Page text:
“Animals” by Miller Williams
Poetry 180: A Poem a Day for American High Schools, Hosted by Billy Collins, U.S. Poet Laureate, 2001-2003
Salt shining behind its glass cylinder. Milk in a blue bowl. The yellow linoleum. The cat stretching her black body from the pillow. The way she makes her curvaceous response to the small, kind gesture. Then laps the bowl clean. Then wants to go out into the world where she leaps lightly and for no apparent reason across the lawn, then sits, perfectly still, in the grass. I watch her a little while, thinking: what more could I do with wild words? I stand in the cold kitchen, bowing down to her. I stand in the cold kitchen, everything wonderful around me.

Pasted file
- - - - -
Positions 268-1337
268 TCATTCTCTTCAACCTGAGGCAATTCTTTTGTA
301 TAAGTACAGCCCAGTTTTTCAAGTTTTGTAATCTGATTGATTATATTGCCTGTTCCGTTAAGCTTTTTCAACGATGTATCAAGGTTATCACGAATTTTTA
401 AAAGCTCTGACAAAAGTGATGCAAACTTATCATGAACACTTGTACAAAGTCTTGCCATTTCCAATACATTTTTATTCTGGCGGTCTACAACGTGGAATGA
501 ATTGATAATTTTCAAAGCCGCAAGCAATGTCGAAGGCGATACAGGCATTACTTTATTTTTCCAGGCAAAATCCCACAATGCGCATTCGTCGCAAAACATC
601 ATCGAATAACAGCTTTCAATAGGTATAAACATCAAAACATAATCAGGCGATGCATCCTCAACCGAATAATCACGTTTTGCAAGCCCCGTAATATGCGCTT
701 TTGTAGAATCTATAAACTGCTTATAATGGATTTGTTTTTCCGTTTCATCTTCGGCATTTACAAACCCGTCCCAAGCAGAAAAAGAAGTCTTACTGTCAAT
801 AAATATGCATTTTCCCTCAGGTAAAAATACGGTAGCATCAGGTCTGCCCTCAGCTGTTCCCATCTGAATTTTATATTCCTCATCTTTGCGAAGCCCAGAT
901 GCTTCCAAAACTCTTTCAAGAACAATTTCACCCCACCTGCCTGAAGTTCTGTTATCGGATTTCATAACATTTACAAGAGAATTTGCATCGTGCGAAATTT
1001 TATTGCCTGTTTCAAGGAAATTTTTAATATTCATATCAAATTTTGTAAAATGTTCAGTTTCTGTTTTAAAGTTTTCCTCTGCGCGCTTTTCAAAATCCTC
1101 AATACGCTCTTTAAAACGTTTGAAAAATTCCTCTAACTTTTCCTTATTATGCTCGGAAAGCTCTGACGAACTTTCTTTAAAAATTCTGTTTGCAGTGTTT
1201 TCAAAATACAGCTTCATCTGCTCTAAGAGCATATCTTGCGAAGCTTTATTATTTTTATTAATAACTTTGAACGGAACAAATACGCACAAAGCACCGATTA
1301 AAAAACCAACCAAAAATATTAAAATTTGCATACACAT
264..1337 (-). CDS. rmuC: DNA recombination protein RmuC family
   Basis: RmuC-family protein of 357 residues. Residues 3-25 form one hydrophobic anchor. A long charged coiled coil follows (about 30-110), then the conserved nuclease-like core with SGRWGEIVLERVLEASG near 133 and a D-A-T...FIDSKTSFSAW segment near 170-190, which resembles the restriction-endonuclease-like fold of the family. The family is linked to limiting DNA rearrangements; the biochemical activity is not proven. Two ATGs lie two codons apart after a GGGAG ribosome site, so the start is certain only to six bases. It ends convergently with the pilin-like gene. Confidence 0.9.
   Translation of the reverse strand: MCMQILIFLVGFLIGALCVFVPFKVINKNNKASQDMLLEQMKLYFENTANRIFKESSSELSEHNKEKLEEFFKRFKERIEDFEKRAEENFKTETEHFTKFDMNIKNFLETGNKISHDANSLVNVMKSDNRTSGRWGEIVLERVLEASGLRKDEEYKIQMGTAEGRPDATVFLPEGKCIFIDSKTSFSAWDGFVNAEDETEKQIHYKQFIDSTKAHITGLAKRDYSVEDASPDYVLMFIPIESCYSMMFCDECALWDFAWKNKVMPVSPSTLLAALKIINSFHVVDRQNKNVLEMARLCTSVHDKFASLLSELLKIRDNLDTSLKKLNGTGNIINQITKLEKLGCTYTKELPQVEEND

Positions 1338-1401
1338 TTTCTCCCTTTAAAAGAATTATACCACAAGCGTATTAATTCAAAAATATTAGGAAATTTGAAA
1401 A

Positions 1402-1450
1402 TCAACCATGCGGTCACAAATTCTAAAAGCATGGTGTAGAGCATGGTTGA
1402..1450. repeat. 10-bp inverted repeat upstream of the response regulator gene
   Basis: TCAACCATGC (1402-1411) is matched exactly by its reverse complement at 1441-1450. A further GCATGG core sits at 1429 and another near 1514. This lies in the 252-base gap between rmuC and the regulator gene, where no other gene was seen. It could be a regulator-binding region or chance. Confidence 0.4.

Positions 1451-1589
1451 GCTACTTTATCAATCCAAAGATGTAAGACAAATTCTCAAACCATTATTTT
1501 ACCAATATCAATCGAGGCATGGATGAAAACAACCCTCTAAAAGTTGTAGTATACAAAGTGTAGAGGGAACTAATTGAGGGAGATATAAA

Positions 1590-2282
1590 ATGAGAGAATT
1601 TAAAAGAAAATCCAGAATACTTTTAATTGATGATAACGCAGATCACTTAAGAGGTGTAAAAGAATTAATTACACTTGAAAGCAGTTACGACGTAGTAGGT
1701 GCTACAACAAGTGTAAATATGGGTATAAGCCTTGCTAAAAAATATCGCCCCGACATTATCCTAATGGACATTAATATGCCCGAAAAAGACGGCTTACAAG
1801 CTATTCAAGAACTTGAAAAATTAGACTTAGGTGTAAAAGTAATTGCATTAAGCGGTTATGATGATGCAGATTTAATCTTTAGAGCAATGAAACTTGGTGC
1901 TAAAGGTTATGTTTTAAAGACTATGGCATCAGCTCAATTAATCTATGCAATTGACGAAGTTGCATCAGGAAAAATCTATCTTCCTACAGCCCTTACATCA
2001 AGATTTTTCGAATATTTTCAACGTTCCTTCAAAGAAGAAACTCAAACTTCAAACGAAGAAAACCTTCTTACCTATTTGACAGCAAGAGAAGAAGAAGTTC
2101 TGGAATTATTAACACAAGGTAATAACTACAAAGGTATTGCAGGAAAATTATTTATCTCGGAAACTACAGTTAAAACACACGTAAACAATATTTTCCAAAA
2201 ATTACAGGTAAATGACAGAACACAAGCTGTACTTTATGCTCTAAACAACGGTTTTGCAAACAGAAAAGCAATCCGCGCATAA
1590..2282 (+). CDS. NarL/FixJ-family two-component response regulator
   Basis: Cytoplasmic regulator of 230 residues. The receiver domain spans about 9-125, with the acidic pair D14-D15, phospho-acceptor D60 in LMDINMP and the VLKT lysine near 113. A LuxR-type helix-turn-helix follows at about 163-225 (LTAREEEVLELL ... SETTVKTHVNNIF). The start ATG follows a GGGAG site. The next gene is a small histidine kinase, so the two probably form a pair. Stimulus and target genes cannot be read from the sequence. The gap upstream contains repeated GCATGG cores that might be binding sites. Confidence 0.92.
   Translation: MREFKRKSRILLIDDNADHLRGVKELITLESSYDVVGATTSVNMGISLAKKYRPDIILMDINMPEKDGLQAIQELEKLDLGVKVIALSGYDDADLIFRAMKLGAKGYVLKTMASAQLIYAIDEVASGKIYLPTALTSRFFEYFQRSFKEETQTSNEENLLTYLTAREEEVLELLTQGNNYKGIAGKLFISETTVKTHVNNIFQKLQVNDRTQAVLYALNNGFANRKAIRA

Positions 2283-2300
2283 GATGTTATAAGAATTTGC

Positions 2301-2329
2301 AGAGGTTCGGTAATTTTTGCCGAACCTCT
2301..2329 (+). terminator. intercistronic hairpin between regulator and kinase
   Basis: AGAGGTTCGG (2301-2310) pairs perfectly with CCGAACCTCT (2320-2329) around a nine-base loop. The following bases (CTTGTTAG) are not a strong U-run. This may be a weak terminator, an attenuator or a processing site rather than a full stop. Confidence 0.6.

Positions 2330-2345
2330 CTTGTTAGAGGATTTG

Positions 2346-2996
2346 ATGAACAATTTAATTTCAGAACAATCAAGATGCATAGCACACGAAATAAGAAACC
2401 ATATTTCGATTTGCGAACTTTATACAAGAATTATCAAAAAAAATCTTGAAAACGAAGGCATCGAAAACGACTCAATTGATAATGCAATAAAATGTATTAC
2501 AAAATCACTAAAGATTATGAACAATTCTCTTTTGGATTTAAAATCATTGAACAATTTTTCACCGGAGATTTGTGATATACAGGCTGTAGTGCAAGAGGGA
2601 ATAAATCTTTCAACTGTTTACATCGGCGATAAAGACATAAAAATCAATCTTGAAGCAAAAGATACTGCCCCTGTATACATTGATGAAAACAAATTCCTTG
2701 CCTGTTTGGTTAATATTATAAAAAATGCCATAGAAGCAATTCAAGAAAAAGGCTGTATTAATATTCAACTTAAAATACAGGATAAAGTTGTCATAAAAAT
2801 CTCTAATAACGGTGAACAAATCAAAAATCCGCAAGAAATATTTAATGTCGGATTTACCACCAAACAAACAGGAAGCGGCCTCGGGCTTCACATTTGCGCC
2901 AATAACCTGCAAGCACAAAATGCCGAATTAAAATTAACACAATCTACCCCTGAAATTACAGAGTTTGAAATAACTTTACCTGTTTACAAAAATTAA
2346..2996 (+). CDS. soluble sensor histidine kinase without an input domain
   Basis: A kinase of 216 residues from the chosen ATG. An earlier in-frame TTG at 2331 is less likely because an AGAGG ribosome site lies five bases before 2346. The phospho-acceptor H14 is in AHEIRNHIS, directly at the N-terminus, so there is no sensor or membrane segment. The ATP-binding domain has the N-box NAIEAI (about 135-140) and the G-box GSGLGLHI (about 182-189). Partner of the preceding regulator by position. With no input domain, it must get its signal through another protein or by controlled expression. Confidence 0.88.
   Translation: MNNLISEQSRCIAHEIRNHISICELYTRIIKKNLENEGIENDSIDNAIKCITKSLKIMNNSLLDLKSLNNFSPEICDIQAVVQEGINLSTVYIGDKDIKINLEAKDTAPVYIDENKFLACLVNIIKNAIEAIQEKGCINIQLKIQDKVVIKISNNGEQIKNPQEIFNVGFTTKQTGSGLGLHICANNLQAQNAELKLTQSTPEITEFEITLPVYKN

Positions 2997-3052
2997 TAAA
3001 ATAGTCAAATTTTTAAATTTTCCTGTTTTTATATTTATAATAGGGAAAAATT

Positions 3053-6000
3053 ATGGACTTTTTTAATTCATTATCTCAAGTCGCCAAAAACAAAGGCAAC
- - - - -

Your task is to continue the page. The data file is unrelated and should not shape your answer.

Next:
from Imperfect Love, 1986
Baton Rouge: Louisiana State U. Press
Copyright 1986 by Miller Williams.
All rights reserved.
Reprinted by permission of Miller Williams from Imperfect Love. Copyright 1986 by Miller Williams. For further permissions information, contact Baton Rouge: Louisiana State University Press.
About the Poet
Miller Williams (1930-2004) was born in Hoxie, Arkansas in 1930, the son of a Methodist clergyman and civil rights activist. Williams is the author of 14 poetry collections, including Time and the Tilting Earth: Poems (Louisiana State University Press, 2008).
Learn more about Miller Williams at The Poetry Foundation.